Time For Tribe Bats To Awaken

There is no question the pitching staff has carried the Cleveland Indians in this year’s run to the World Series.

The Tribe has played ten post-season games to date, and they’ve allowed just 20 runs.  Even the most challenged person, mathematically speaking, knows that’s just two runs per contest.

Corey Kluber, Andrew Miller, Cody Allen, and Josh Tomlin have been very stingy in allowing opponents to cross home plate.

With the World Series tied at one game apiece and no heading to Chicago, it’s time for the hitting, and there is no question the Indians’ bats are slumbering, to pick up their end of the heavy lifting.

In those same 10 games, Cleveland has scored only 34 runs, well below their average of 4.83 runs per contest in the regular season.

Yes, we know that the pitching is better in the post-season, and naturally teams will score less runs in the playoffs, but when you consider that 12 of those runs were scored in two games (ALDS Game 2 and World Series Game 1), it is another indication the bats are really struggling.

That means in the other eight games, the Tribe is averaging less than three runs a night.  Based on that statistic, it is kind of miraculous that the Indians have won six of those games and have won the American League pennant.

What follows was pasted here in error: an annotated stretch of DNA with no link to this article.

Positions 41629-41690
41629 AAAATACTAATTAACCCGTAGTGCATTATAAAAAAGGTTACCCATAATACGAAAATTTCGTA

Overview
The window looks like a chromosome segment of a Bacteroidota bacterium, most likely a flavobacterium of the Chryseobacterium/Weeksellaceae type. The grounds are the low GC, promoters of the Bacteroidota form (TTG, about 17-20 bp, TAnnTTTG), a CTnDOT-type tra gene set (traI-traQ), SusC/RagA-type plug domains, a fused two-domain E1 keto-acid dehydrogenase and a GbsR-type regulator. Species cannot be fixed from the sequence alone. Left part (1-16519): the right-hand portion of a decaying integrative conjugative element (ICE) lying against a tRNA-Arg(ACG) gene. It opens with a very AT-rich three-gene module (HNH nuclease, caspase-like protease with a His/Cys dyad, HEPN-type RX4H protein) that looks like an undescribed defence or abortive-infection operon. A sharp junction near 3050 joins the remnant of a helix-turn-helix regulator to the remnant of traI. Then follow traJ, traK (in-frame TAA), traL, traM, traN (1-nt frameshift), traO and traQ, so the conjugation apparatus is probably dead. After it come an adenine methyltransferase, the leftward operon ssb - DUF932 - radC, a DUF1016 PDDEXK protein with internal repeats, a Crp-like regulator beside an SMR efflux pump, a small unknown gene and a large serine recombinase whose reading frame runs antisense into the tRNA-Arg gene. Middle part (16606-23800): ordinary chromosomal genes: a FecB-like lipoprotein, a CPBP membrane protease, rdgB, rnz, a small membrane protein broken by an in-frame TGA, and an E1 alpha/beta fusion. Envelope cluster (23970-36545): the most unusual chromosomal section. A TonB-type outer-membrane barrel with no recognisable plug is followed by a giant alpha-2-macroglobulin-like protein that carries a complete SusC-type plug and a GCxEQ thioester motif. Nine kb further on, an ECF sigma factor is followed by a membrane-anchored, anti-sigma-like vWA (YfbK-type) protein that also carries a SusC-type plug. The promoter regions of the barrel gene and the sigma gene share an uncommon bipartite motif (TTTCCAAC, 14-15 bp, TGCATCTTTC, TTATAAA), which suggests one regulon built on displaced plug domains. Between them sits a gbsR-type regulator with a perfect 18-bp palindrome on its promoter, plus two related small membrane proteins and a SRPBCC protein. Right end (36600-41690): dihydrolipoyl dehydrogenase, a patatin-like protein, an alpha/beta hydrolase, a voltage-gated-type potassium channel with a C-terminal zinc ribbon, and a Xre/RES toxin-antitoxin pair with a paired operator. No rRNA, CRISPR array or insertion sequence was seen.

Besides Francisco Lindor, who has batted .342 with 2 homers since the regular season ended, and Brandon Guyer (4 for 11 in his platoon role), and rest of the hitters have struggled.

Leadoff hitter Carlos Santana has only 5 hits in 35 at bats.  He has walked four times, giving him an on base percentage of just .250.  The #2 hitter, Jason Kipnis, is batting .154 with just three extra base hits in the playoffs.

Cleanup hitter Mike Napoli nudged himself over the “Mendoza line” with two hits last night, but he has only one homer in the 10 games and is striking out in over one-third of his at bats (12 whiffs in 34 ABs).

World Series Game 1 hero Roberto Perez has been feast or famine.  He’s hitting just .200 (6 for 30), but does have four extra base hits and a team leading six RBIs, although three of those came on his three run blast in the 8th inning of that game.

The only other consistent batter outside of Lindor has been Jose Ramirez, and even he struggled throughout the Toronto series.

The offense does have 13 home runs in the playoffs, but they have only mustered 13 other extra base hits in the ten games, all of them doubles.

Rookie Tyler Naquin has continued his struggles, going 3 for 18 with 11 whiffs, but who do you replace him with?  His platoon partner, Rajai Davis is just 1 for 19 and hasn’t really hit since the middle of September.

If Davis were swinging the bat well, it would make sense for Terry Francona to replace the rookie, but right now, why make the move?

The Indians have just four hitters with an OPS over 700 in the playoffs (Lindor, Guyer, Perez, and Coco Crisp).

There is talk about Santana playing LF in Wrigley Field, but at this point, that has to be Tito hoping he will get hot, because he hasn’t hit so far.

Playoff games are supposed to be tight contests, but right now, it feels like if the Indians fall behind in a game, then it’s over.  At some point in this World Series, the bats will be needed to win a game.  Heck, the Cubs only scored five last night, an offensive output like Game 1 would have won that game too.

It’s time for the hitters for the Cleveland Indians to join the party, whether it’s at Napoli’s or at Wrigley Field.

KM

 

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